and Neal Brown might have a slightly different take on Seth Doege than the
average Red Raider fan. For while those who cheer instead of coach tend to view
Tech’s senior signal caller as good, the head coach and offensive coordinator
think Doege is great.
viewpoints undoubtedly stem, in part, from varying assessments of Doege’s play
a year ago. Looking at the bottom line, the fanbase
sees Tech’s first losing record since the early nineties, and passing
statistics that, while very good, were not the stuff to make one forget Graham Harrell and B. J. Symons.
Tuberville, on the
other hand, saw a rookie starter who was beset by a perfect storm from the
bowels of Hades.
“Last six games last year they knew we were gonna throw it. You know, once we
lost our running back, then we lost our backup, we ran a few draw plays but he
really wasn’t a threat because of inexperience.”
“You know, I
thought he handled it well. He took a lot of licks. I mean he got hit. That’s
what you get scared of when you say you’re gonna throw
it 80 times a game. You take a chance of them on the other side saying, okay,
we know they’re gonna throw it so we’re gonna tee off
on him. And he took a lot of hits. A lot of late hits. Had to scramble quite a
bit. But the big thing about it is he made it, made it through it.”
But the loss of running
backs Eric Stephens and DeAndre Washington was only
the beginning of Doege’s dystopia. Offensive line issues also plagued the young
west Texas gunslinger.
“We threw it in his
lap last year, first time starter in five years, taking over knowing his
offensive line was gonna be young,” affirms Tuberville.
“And he had a
backup center rolling the ball to him most of the year and he still threw for
4,000 yards and 28 touchdowns, so he’s a competitor.”
quarterback position without a credible running game and behind an
inexperienced and ramshackle offensive line might be just supportable if one
has a superb defense to fall back upon. Unfortunately for Doege, however, just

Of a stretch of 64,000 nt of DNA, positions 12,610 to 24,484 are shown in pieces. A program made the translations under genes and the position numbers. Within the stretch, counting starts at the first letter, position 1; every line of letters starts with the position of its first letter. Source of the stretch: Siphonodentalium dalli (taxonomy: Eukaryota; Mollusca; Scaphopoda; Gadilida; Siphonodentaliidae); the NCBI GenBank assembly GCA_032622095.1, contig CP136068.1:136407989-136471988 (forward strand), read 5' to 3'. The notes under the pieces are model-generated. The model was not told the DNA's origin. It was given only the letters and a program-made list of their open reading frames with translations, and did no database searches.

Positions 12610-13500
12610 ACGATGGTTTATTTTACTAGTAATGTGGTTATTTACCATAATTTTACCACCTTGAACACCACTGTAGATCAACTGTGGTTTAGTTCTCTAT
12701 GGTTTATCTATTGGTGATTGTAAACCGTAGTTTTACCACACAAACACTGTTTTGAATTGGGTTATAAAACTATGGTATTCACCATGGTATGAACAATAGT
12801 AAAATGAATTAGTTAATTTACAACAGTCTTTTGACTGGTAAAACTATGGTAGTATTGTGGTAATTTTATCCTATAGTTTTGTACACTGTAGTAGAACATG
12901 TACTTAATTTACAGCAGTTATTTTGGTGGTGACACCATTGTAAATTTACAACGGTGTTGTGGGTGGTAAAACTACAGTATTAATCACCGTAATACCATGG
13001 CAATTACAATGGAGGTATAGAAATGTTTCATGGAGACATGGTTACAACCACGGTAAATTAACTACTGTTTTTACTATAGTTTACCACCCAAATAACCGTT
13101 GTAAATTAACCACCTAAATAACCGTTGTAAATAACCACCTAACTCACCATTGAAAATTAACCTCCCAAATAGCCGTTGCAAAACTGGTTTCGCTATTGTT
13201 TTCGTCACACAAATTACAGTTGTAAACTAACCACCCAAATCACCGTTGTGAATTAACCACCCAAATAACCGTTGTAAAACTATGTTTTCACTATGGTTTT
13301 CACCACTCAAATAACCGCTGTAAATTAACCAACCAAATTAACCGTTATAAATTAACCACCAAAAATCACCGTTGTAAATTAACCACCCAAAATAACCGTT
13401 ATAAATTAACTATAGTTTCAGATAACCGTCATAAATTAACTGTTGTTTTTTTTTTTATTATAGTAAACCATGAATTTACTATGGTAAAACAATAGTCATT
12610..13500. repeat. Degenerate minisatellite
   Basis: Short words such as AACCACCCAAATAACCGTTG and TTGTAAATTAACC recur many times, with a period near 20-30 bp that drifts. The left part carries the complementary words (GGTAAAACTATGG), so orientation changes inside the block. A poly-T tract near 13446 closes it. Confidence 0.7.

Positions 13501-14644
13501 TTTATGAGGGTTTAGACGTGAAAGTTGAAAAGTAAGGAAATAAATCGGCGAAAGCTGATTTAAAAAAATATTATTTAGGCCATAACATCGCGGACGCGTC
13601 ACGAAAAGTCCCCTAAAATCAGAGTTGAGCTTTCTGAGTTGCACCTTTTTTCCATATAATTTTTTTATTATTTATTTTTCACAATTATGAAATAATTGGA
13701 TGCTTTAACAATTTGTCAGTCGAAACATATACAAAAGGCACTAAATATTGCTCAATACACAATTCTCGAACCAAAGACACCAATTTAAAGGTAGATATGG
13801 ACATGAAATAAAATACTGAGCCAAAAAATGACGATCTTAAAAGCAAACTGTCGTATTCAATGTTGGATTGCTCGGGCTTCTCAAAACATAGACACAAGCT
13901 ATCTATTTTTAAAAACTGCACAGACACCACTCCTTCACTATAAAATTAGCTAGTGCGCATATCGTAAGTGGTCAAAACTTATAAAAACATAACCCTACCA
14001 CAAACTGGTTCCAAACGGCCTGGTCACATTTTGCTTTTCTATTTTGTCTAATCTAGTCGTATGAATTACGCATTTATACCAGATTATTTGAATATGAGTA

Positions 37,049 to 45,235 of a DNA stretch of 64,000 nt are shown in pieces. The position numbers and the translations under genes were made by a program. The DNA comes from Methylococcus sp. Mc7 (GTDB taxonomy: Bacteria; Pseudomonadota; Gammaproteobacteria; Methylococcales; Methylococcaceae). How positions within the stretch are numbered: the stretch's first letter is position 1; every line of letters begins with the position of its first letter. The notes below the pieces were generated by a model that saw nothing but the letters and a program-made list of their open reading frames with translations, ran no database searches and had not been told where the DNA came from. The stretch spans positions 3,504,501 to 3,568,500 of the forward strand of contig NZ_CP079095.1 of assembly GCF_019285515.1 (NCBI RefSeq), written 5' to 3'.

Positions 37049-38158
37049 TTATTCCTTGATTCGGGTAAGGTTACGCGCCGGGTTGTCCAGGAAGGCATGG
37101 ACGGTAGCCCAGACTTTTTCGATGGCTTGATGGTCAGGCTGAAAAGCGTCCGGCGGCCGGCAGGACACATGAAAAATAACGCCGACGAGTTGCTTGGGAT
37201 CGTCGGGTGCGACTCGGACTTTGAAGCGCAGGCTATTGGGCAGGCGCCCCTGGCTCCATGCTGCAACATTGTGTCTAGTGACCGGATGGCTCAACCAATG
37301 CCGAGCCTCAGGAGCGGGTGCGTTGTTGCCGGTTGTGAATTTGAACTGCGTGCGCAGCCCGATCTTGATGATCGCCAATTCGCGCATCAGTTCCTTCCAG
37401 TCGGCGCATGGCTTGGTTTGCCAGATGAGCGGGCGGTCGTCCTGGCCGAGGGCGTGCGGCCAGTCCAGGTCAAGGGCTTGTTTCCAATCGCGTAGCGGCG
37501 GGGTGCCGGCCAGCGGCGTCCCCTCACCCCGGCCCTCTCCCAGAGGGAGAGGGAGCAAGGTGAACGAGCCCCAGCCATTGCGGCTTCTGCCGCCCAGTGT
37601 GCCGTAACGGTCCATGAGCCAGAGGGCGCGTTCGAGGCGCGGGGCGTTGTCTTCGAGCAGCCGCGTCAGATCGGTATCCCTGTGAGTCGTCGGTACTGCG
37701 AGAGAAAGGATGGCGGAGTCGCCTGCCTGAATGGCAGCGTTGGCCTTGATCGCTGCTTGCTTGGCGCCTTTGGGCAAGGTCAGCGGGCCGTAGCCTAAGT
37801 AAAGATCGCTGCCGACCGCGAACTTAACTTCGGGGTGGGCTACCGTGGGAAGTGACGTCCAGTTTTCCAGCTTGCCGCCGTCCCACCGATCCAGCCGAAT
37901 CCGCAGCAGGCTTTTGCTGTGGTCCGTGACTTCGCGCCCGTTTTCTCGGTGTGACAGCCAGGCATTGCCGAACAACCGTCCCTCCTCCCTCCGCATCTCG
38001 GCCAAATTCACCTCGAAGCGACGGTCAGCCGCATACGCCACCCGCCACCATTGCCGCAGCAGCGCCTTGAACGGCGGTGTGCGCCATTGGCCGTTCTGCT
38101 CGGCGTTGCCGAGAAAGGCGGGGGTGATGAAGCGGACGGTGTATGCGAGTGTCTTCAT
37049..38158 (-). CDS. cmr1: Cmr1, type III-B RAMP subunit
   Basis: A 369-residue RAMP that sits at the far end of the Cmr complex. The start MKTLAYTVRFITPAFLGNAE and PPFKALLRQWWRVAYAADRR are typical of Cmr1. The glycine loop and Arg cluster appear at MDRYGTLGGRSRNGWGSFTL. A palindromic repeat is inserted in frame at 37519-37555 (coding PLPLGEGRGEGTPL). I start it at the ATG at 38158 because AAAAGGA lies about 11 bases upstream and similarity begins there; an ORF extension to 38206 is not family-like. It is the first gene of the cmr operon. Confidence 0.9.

the opposite was true.
“It was really
tough for our players,” states Tuberville. “You know, as coaches, you know,
we’re gonna go through some of that. But for players to have to go through
that, your offensive guys seeing that, knowing we’re gonna have to score 60
points to have a chance to win, it’s really unfair.”
Given the problems
with the running game, the offensive line and the defense, it is easy to see
how Doege may indeed be underrated headed into 2012. But if the praise from
Tuberville and Neal Brown finds a wide and receptive audience, Doege may enter
the upcoming season facing vastly elevated expectations from all and sundry.
coordinator Neal Brown certainly views Doege as the offense’s lynchpin.
“I think our
greatest strength is gonna be our quarterback play,”
Brown declares. “I’m excited about Seth. I’m excited about his development. I
think he’s grown as a leader. I don’t think you’ll see as much of a
rollercoaster as he had sometimes last year even though he did play very well.
When he was bad he was bad; I don’t think you’ll see that this year.”
While Brown cites Doege’s maturation and improved leadership
abilities, Tuberville points to a better surrounding ensemble as the reason for
high, nay stratospheric expectations.
“Seth will have a
little easier time this year,” Tuberville assures. “He's going to have a
tougher time picking out receivers because he'll have more of them. But I think it's going to be a good
problem that he's looking forward to having.”
cuts to the chase.
“He’s one of the
best quarterbacks in the country. There’s no doubt about that. I’ve seen ‘em, been around ‘em. You know,
he’s got a better supporting cast. I’d be shocked if he didn’t throw for 5,000
this year. I’m not putting any pressure on him, but he’s got that ability.”
Optimism and confidence
are obviously at high tide in the Red Raider football camp. And if the high
esteem for Seth Doege is not misplaced, Texas Tech’s offense could well put up
numbers that are stunning even by Red Raider football standards.